March comes in like a lion – Episode 22

March comes in like a lion arrived at its first season ending this week, thought it really wasn’t much of a conclusion. If the show were actually finishing here I’d probably be kinda miffed, but as it’s only six months until the next season, this served as a fair enough stopping point. And this episode’s second half was actually a minor highlight, so I can’t really complain. Cya next time, March!

You can check out my full review over at ANN, or my notes below.

Hayashida’s no longer Rei’s teacher

Aw dang, is Rei actually repeating a year?

We actually get to see Rei not fitting in at school, a rare bit of normality in his life

His rank-deciding matches are coming up in June

Lots of goofy visual ideas in this episode

More consistent animation this episode, too. Mostly just assigned to jokes so far, though

And he sees his old teacher speaking with new students. Growing up means moving on

But his teacher runs after him

Yep. While Rei was content to be a sad sack about the passage of time pushing him away from his teacher, Hayashida won’t have it

Hayashida suggests making a shogi club so they can stick together

“Why did you want to take another shot at being a high school student? Was it to eat lunch alone on the stairs like this?”

Rei wants to be able to fit in like Shimada. To have a home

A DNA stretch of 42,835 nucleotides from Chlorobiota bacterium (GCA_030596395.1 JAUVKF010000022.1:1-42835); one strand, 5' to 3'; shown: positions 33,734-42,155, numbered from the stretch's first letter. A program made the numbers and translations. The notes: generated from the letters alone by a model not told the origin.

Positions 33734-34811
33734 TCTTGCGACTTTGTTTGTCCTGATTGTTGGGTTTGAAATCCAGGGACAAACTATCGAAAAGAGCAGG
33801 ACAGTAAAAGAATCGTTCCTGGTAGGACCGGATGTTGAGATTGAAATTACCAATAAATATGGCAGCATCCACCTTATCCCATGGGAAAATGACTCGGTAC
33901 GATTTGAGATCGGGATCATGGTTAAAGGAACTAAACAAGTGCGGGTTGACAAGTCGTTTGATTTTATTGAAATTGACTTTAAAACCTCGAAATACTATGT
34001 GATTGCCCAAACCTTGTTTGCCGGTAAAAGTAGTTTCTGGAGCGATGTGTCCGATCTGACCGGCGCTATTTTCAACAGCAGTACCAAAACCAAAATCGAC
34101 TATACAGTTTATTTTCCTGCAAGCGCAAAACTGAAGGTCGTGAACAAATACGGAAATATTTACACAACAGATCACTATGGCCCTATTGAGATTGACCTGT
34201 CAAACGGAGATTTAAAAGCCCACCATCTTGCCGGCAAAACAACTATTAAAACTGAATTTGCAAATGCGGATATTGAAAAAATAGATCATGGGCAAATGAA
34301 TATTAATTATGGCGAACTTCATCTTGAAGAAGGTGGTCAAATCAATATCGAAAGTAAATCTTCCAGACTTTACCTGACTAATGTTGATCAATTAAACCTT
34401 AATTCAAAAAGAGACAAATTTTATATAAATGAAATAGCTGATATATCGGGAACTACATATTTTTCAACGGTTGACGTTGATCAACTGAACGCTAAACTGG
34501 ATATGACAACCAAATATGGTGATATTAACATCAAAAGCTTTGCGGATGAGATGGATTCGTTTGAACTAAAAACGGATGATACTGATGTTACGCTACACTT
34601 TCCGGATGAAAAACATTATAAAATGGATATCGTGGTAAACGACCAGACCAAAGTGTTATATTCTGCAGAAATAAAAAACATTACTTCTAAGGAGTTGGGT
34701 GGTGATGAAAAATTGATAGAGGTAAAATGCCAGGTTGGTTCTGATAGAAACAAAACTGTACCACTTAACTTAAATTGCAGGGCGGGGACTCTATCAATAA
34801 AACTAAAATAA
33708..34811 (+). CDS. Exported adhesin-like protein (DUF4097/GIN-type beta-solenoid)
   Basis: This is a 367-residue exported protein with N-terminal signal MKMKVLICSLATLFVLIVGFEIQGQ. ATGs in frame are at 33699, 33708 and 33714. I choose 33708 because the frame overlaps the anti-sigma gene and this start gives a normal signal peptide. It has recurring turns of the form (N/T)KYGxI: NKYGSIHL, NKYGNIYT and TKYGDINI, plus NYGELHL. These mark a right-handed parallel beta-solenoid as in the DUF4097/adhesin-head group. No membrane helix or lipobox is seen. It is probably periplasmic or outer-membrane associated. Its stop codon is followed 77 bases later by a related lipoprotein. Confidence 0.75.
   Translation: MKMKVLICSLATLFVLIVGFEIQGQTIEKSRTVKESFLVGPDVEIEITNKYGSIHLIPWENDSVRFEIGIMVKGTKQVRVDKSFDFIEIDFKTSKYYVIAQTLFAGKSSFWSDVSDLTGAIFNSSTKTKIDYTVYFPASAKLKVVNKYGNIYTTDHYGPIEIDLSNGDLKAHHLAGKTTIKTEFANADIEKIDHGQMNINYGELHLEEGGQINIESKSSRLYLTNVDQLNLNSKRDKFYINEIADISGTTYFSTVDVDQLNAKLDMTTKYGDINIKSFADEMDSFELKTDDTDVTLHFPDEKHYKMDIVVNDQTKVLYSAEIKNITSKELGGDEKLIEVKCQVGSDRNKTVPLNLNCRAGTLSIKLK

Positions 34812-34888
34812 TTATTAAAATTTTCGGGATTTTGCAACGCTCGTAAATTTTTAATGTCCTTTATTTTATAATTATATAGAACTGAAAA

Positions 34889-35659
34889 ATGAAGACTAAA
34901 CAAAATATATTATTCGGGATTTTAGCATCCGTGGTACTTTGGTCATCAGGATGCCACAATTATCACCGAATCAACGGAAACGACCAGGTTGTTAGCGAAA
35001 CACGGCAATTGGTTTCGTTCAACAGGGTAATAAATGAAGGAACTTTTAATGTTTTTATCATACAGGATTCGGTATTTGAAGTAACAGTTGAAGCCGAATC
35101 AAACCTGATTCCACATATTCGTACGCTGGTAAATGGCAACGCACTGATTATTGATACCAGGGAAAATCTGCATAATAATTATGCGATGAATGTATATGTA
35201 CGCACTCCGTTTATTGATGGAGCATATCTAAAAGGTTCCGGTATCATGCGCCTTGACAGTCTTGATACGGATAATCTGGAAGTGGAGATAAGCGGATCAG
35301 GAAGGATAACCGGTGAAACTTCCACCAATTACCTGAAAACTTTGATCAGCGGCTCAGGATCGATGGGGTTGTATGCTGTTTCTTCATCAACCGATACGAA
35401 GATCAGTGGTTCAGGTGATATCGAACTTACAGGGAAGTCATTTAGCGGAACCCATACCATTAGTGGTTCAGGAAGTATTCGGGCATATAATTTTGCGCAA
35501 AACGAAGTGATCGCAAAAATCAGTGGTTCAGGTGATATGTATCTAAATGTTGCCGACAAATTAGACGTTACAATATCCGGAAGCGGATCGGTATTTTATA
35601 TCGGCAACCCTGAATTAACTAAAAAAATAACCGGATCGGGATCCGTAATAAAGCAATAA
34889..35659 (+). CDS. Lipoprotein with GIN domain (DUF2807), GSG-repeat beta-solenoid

“If I could fit in like that, just how happy would I be?” Even imagining the possibility of being happy is a remarkable breakthrough

They combine the shogi club with the After School Burners

The song for this sequence is pretty great

“It’s better to do something than worry about it”

It looks like we’re ending with a special segment, “Fighter”

The relative fluidity of these shots makes me wish the whole show weren’t so slavishly loyal to the manga panels

Oh my god, the anxiety of wanting to isolate yourself as gracefully as possible. This segment is too much

“It’s tough enough to have everyone hate me. To be put on display on top of that would be the worst”

“Despite being small, the ants melted that candy at an incredible rate”

“Teacher, will the seat next to me be empty for the rest of my life?”

Shogi was his magic ticket. As long as he had that, someone would always sit beside him

“As long as I have this ticket, I belong somewhere.” It was his escape, but now he may be able to find other sources of company

His desperation to hold on to the ticket fed his competitive career

“One day I realized that other people were traveling with me”